What Happens to a Will in California if the Creator Declares Bankruptcy?

filing for bankruptcy

Thinking about death is unpleasant and morbid for many, but planning for the future is essential to protecting your assets while providing for your loved ones. However, if you are in the process of filing bankruptcy and you pass, understanding what will happen to your will and estate is essential. Though it can seem impossible to plan for these events in the future, familiarizing yourself with the process can help you understand how this process will impact your estate plan. Keep reading to learn more and discover how a Woodland Hills, California estate planning attorney can help you navigate the process.

What Is Bankruptcy?

Bankruptcy is a process in which a debtor is in so much debt that the United States Bankruptcy Court will absolve their debt. Generally, your assets will be liquidated, and you will either pay off a lump sum or create a repayment plan to pay off some of the debt. Whatever is remaining is absolved.

There are two standard forms of bankruptcy – Chapter 7 and Chapter 13. Chapter 7 bankruptcy is a more straightforward approach, which involves liquidating your assets and immediately paying off a significant portion of your debt before the rest is forgiven. However, this form will stay on your credit report for ten years. Chapter 13 can be more complex, as it involves creating a repayment plan to keep your assets. However, payment plans can be tough to pay off, but it only lasts on your record for seven years.

How Does It Affect Estate Plans?

If you are in the midst of filing bankruptcy and you pass away, understanding how your assets will be handled is essential. Generally, during a Chapter 7 filing, your assets will be liquidated, and your creditors will receive payments as usual. Whatever remains after will be distributed to your beneficiaries.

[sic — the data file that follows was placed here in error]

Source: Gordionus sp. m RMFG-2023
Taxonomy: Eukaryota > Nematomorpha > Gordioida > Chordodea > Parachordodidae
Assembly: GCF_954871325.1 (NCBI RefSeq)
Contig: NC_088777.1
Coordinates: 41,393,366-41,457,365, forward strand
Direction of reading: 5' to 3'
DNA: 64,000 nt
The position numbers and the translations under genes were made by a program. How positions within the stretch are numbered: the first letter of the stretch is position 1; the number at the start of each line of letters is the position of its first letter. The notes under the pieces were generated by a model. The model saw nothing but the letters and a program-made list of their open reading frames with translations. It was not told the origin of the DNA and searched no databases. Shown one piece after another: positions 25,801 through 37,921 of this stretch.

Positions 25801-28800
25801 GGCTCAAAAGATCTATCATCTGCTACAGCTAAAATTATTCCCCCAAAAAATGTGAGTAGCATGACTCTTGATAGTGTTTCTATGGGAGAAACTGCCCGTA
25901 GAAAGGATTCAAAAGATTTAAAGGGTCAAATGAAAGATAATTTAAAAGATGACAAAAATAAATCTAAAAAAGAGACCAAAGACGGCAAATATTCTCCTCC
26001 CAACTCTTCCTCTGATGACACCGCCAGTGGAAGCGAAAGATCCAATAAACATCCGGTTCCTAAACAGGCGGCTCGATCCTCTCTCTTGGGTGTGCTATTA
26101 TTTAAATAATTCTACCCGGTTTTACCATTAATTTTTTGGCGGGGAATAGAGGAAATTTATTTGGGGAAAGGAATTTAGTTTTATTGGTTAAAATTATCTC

Passing away during Chapter 13 bankruptcy can be much more complex. Because you were on a three-to-five-year repayment plan, your debt will not be absolved due to death. Your estate is still responsible for paying off the debt incurred. However, your estate administrators have options, as they can petition the court to dismiss the case, receive a hardship discharge, or convert the case to a Chapter 7 bankruptcy.

How Can an Attorney Help?

If you’re the trustee or executor of an estate and the creator passes away, ensuring you contact an estate attorney as soon as possible is essential. It can be challenging to navigate this process by yourself, so hiring an attorney familiar with estate law is essential.

At the Law Offices of Yacoba Ann Feldman, we have the experience necessary to help you during this overwhelming time. Not only are you mourning the loss of your loved one, but you’ll also have to bear the burden of navigating a bankruptcy claim while managing an estate. Luckily, we can help. Contact us today to discuss the details of your case with our dedicated legal team.

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